For the past five years the hacking gang has attempted to infect banks and financial institutions in more than 40 countries with malware (known as Cobalt, Carbanak, and Anunak), stealing as much as 10 million Euros in each heist and causing cumulative losses that are estimated to exceed one billion Euros (US $1.2 billion).
The gang effectively “jackpotted” ATMs. But they did so without physically meddling with cash machines.
In each attack, the hackers’ modus operandi followed a familiar formula: Bank workers would be targeted with emails claiming to come from legitimate companies, but carrying a malicious attachment. Once executed, the malware would give the remote hackers control over the compromised computer, granting them access to the bank’s internal network, and able to infect servers used to control ATMs.
The criminals could then steal money by transferring it into accounts under their control or sending commands to a specific ATM to “spit out cash” for money mules to collect at a specific time. To make it easier for large amounts of money to be stolen the hackers could adjust account balances, allowing more cash to be collected from ATMs.
The massive profits from the criminal scheme were laundered with help from cryptocurrencies – with cards linked to cryptocurrency wallets used to buy luxury cars and houses.
Now, however, the gang’s reign appears to be coming to an end, as it has been announced that an international police operation, co-ordinated by Eurpol, has brought various members of the gang to justice around the world.
Specifically, the alleged leader of the gang – one Denis K, a Ukrainian national – has been detained in Alicante by Spanish police. According to Spain’s Interior Ministry, Denis K is thought to have accumulated approximately 15,000 bitcoins (about $120 million).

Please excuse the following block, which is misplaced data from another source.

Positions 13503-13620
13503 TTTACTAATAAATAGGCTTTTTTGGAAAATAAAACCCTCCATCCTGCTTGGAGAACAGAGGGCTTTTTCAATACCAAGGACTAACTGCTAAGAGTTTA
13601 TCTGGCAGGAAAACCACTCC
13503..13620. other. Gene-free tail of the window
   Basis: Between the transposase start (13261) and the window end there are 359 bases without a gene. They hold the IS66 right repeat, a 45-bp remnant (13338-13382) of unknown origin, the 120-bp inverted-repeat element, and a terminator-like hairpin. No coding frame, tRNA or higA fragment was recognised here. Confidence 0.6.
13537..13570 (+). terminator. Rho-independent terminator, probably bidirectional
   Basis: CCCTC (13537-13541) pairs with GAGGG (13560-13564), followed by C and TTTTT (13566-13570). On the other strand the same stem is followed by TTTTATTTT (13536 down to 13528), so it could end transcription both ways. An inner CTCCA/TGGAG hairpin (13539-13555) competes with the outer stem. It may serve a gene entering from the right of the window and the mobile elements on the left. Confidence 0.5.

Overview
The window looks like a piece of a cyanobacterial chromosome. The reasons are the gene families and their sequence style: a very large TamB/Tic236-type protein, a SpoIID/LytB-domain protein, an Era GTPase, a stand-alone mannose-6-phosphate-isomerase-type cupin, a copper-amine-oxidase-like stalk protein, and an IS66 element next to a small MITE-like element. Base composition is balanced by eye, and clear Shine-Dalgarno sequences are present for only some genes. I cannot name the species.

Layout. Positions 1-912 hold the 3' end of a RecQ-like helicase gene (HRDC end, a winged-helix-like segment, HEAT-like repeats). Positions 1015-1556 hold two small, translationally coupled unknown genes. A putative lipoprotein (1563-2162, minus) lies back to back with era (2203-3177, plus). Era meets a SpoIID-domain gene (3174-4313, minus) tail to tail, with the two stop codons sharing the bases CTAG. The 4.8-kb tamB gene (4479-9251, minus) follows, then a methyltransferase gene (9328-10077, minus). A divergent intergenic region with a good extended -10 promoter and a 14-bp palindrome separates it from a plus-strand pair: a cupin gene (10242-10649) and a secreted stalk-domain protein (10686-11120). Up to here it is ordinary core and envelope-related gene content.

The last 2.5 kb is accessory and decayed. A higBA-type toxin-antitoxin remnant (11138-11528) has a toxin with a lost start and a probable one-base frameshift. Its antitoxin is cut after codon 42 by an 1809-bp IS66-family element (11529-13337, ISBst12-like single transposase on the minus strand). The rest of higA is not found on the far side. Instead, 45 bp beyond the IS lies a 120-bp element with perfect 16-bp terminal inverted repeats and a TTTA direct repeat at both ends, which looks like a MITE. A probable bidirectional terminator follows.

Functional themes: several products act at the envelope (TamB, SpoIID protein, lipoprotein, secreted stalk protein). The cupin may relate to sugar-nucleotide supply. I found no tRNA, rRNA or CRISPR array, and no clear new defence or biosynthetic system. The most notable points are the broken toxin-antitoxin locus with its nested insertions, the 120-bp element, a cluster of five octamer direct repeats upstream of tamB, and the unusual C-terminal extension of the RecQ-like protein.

Meanwhile, Ukrainian police appear to have arrested another suspect in Kiev.
According to Ukrainian police, the 30-year-old man has been an active member of the Cobalt group since 2016, developing exploits to compromise targeted systems. Authorities in Ukraine claim that the alleged hacker infected banks and hotels, stealing personal and banking information. In one instance, it is alleged that the arrested man sold approximately 140,000 stolen payment card details, earning US $1.5 million.
Ukrainian police posted photographs and a video of themselves searching the suspect’s residence, and confiscating computer equipment and flash drives. No doubt they are hopeful to not only find evidence of wrong-doing, but also to potentially collect information which might shed light on other members of the gang.
Clearly buying luxury cars and houses is not a great way to avoid drawing attention to yourself. Only time will tell if the Cobalt group has been entirely dismantled, or whether some of its members will move on to other criminal activities. One thing is for sure – with such huge amounts of money available for hackers to steal, there will be plenty of others out there who may feel tempted to try something similar.